Langata MP Felix Odiwuor, popularly known as Jalang'o, has expressed his frustration in persuading the government to abandon the proposed 15% tax on content creators.
Jalang'o exposes lavish lifestyles of creators opposing 15% tax
Jalang'o lists & criticizes wealthy content creators fighting 15% tax
In a Friday YouTube video, Jalang'o explained the difficulties he encountered while advocating for fellow content creators, citing the lavish lifestyles of some individuals as a stumbling block in convincing MPs to drop the tax proposal.
"I think this is probably the hardest video I've ever had to make because of how difficult i have found myself in a situation on this finance bill 2023 where there is a proposal that content creator pay 15 percent," Jalang'o said.
As he attended a parliamentary meeting in Kisumu, Jalango seeked a solution that will both protect content creators' interests and address the government's revenue needs.
Challenges Jalang'o is facing while convincing MPs to drop 15% proposal
Jalang'o began by acknowledging the complexity of the situation surrounding the Finance Bill 2023 and the proposal to impose a 15% tax on content creators.
As a content creator himself, he felt a responsibility to fight for the interests of fellow creators, either by exempting them from paying the tax or negotiating a more reasonable rate.
"I am a content creator and am supposed to fight for fellow content creators to either not pay or they must give a counter offer to the government on what they wish or will to pay," He said.
However, one of the main challenges he faced is convincing the government and those unfamiliar with content creation that many creators do not possess substantial financial resources.
Jalang'o expressed frustration over the perception that content creators are wealthy individuals based on the extravagant lifestyles they portray online.
"How do i convince the government or the people that do not understand content creation that you don't have money and you are not able to pay the 15 percent tax, when what you show out there is that you are millionaires," he said.
Content creators face consequences of their own actions
According to Jalang'o, the extravagant lifestyles portrayed on social media platforms have created a perception that content creators are wealthy individuals.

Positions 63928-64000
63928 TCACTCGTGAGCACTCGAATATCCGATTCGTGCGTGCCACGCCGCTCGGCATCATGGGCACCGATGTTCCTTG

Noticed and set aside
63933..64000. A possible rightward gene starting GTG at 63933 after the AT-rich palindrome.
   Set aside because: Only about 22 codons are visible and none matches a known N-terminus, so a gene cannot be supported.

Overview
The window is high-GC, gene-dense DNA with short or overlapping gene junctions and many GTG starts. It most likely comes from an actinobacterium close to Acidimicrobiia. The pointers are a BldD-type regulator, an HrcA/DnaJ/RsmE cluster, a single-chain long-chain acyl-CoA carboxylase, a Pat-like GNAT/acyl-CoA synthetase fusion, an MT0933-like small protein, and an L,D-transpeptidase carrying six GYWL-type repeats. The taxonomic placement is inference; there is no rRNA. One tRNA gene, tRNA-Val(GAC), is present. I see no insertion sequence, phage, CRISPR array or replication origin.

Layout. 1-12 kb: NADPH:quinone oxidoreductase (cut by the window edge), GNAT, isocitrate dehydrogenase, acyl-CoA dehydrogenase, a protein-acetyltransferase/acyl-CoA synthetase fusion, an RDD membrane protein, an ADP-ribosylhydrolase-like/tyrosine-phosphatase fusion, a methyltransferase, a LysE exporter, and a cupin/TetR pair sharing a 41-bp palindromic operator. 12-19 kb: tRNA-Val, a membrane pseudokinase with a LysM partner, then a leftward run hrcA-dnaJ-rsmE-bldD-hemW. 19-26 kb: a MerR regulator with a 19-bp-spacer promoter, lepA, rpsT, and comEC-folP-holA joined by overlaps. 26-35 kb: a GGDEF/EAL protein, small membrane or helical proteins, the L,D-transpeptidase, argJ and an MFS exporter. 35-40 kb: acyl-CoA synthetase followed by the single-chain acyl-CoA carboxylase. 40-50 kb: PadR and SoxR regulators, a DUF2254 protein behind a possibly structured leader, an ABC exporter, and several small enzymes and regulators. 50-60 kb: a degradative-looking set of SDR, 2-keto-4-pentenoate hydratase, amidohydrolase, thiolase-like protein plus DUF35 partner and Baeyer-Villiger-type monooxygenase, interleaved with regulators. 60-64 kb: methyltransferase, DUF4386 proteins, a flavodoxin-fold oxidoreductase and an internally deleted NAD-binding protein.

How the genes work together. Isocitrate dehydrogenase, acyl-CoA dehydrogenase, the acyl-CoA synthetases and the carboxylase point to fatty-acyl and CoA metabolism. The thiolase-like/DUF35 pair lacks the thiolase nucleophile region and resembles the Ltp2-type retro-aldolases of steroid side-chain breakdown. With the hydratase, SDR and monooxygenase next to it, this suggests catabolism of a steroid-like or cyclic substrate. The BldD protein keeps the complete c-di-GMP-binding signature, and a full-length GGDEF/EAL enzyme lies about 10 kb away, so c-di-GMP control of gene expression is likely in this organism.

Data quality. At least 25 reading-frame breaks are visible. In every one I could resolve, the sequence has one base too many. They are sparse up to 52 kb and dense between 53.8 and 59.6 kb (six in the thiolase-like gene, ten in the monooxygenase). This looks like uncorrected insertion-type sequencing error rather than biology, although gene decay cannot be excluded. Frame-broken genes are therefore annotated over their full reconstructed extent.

This perception has made it difficult to convince the government and others that they are not as financially prosperous as they may believe.
"I don't know what to tell these people. if its you, what do you guys think abut this 15 percent? I was one of them and i can tell you, i was making money from content creation.
"You people brought this problem to yourselves. and am not lying to you, the government is not going to relent. We should come up and ask ourselves, what are we willing to pay?" he said.
Kenyan content creators who showcase lavish lifestyle
He recounted instances where he was confronted with examples of content creators who seemingly lead luxurious lives, including expensive car purchases and claims of spending large sums of money daily.
"Some of the things i was being asked when we were going though the social media pages of different content creators for example was, Your very good friend Oga Obinna has turned 33 and he says he has gifted himself a very small gift which is a VW Tuareg 2018-2019, which cost him close to 5-7 million," he continued.
These examples have made it difficult for Jalango to convince MPs that content creators are not as financially prosperous as they may seem.
"They came and showed me a video where Amber Ray claims she spends 300,000 everyday. They showed me a couple of other content creators such as Eve Mungai, Akothee, Nicholas Kioko, Mulamwah, Vincent Mboya, Abel Mutua, The WaJesus family, among others.
"And its so hard am confronted with this situation where i don't know what to tell these people," he said.
Despite the challenges, Jalango urged content creators to take responsibility for the situation they find themselves in.
Way forward for content creators & the 15% tax
He believes that the government will not back down from the 15 percent tax unless content creators propose a viable alternative.
"Am supposed to go in front of this panel today, to show them that Butita does not have money to pay taxes, but he runs a whole media house and he has presenters and editors?" he questioned.
Jalango emphasized the need for content creators to present a united front and determine what they are capable of paying.
He revealed that he is scheduled to appear before a panel to argue that individuals like Butita, who run media houses and employ staff, should not be burdened with excessive taxes.
"What i think, you should come up with a proposal of what you are able to pay because the government will not stop at anything until you people pay," he summarized.
To protect their interests, content creators must provide a well-thought-out proposal that balances the government's revenue needs with the financial realities of the industry.
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